-
- To change the cache mode:
-
- # echo wback >/proc/sys/frv/cache-mode
- # cat /proc/sys/frv/cache-mode
- wback
-
-
- (*) MMU Context IDs and Pinning
-
- On MMU Linux the CPU supports the concept of a context ID in its MMU to
- make it more efficient (TLB entries are labelled with a context ID to link
- them to specific tasks).
-
- Normally once a context ID is allocated, it will remain affixed to a task
- or CLONE_VM'd group of tasks for as long as it exists. However, since the
- kernel is capable of supporting more tasks than there are possible ID
- numbers, the kernel will pass context IDs from one task to another if
- there are insufficient available.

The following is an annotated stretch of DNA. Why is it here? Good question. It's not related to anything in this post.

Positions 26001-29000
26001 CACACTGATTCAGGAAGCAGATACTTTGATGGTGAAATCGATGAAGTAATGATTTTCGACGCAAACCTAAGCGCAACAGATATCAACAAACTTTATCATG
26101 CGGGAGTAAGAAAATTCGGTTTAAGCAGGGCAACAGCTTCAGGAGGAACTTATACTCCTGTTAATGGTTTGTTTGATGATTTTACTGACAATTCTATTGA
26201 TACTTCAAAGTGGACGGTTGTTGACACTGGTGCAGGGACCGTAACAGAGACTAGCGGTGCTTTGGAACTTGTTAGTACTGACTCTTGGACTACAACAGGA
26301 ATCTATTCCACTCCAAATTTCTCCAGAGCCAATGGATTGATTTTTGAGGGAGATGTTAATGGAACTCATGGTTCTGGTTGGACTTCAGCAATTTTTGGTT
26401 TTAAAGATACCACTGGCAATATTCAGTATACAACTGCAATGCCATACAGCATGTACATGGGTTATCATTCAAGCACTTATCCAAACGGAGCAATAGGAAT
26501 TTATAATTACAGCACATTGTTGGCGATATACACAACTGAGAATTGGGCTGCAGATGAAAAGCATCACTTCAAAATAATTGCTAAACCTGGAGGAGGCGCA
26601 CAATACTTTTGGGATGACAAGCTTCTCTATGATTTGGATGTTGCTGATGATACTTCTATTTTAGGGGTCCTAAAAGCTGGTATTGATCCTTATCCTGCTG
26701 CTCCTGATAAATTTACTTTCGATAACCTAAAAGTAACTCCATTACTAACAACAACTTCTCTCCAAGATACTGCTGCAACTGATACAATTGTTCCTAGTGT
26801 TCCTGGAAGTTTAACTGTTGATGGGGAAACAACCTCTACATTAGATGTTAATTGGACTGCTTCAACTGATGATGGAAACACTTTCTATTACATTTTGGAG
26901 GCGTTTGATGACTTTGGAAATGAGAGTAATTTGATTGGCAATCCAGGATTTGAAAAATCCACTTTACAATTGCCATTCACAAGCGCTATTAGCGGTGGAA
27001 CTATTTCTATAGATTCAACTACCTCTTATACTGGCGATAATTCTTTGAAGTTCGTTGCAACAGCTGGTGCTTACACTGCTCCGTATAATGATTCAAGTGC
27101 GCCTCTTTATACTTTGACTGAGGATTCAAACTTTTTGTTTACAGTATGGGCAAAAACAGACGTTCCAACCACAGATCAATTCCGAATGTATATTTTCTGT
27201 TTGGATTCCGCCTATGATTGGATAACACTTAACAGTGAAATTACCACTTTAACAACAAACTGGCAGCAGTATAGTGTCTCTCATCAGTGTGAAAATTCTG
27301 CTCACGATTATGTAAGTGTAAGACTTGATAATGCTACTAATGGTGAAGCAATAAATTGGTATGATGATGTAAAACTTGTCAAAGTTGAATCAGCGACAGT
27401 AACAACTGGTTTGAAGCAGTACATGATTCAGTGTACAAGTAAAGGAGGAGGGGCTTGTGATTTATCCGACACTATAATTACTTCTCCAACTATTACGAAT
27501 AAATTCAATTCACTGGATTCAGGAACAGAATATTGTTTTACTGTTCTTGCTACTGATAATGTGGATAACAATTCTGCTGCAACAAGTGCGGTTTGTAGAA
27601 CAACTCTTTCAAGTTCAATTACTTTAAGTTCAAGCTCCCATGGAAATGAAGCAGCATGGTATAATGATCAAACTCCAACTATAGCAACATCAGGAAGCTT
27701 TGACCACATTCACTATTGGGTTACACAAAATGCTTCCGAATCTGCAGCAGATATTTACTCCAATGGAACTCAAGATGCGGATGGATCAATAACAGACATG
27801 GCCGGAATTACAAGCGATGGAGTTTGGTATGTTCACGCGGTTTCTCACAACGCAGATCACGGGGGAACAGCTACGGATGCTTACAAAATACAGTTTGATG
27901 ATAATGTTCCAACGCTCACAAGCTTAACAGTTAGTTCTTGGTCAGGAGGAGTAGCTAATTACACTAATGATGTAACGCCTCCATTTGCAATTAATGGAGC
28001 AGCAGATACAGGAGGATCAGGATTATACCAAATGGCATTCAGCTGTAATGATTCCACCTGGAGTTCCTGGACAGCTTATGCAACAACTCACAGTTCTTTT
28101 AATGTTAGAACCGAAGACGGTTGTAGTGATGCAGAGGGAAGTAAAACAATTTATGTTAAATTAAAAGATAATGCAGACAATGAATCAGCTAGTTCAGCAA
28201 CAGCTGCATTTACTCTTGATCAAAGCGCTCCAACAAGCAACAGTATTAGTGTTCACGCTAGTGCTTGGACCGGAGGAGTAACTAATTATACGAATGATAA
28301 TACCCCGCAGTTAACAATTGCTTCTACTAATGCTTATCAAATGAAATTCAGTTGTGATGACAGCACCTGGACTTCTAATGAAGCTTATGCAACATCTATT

-
- The context ID currently in use by a task can be viewed in /proc:
-
- # grep CXNR /proc/1/status
- CXNR: 1
-
- Note that kernel threads do not have a userspace context, and so will not
- show a CXNR entry in that file.
-
- Under some circumstances, however, it is desirable to pin a context ID on
- a process such that the kernel won't pass it on. This can be done by
- writing the process ID of the target process to a special file:
-
- # echo 17 >/proc/sys/frv/pin-cxnr
-
- Reading from the file will then show the context ID pinned.
-
- # cat /proc/sys/frv/pin-cxnr
- 4
-
- The context ID will remain pinned as long as any process is using that
- context, i.e.: when the all the subscribing processes have exited or
- exec'd; or when an unpinning request happens:
-
- # echo 0 >/proc/sys/frv/pin-cxnr
-
- When there isn't a pinned context, the file shows -1:
-
- # cat /proc/sys/frv/pin-cxnr
- -1